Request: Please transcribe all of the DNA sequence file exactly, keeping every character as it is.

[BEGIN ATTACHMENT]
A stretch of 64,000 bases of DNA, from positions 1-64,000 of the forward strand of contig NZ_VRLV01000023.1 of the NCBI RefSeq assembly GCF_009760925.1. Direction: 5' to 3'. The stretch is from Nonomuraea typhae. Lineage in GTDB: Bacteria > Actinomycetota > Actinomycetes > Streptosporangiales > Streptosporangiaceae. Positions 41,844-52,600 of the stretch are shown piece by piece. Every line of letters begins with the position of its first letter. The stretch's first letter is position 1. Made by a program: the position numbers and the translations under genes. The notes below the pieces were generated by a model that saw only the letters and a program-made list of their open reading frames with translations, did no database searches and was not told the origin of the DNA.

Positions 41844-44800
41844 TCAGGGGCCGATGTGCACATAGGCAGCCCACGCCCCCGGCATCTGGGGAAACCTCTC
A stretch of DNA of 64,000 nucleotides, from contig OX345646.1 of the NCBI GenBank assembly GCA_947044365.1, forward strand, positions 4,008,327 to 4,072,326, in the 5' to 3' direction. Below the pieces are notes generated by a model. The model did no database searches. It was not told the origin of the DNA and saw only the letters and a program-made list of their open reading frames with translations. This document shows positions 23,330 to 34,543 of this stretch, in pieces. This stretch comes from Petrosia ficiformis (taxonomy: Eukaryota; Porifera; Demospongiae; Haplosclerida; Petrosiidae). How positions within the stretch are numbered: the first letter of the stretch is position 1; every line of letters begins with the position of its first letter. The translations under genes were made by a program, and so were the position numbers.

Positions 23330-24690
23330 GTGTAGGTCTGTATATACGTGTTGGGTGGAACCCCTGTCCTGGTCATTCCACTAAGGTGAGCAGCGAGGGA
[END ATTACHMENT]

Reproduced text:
A stretch of 64,000 bases of DNA, from positions 1-64,000 of the forward strand of contig NZ_VRLV01000023.1 of the NCBI RefSeq assembly GCF_009760925.1. Direction: 5' to 3'. The stretch is from Nonomuraea typhae. Lineage in GTDB: Bacteria > Actinomycetota > Actinomycetes > Streptosporangiales > Streptosporangiaceae. Positions 41,844-52,600 of the stretch are shown piece by piece. Every line of letters begins with the position of its first letter. The stretch's first letter is position 1. Made by a program: the position numbers and the translations under genes. The notes below the pieces were generated by a model that saw only the letters and a program-made list of their open reading frames with translations, did no database searches and was not told the origin of the DNA.

Positions 41844-44800
41844 TCAGGGGCCGATGTGCACATAGGCAGCCCACGCCCCCGGCATCTGGGGAAACCTCTC
A stretch of DNA of 64,000 nucleotides, from contig OX345646.1 of the NCBI GenBank assembly GCA_947044365.1, forward strand, positions 4,008,327 to 4,072,326, in the 5' to 3' direction. Below the pieces are notes generated by a model. The model did no database searches. It was not told the origin of the DNA and saw only the letters and a program-made list of their open reading frames with translations. This document shows positions 23,330 to 34,543 of this stretch, in pieces. This stretch comes from Petrosia ficiformis (taxonomy: Eukaryota; Porifera; Demospongiae; Haplosclerida; Petrosiidae). How positions within the stretch are numbered: the first letter of the stretch is position 1; every line of letters begins with the position of its first letter. The translations under genes were made by a program, and so were the position numbers.

Positions 23330-24690
23330 GTGTAGGTCTGTATATACGTGTTGGGTGGAACCCCTGTCCTGGTCATTCCACTAAGGTGAGCAGCGAGGGA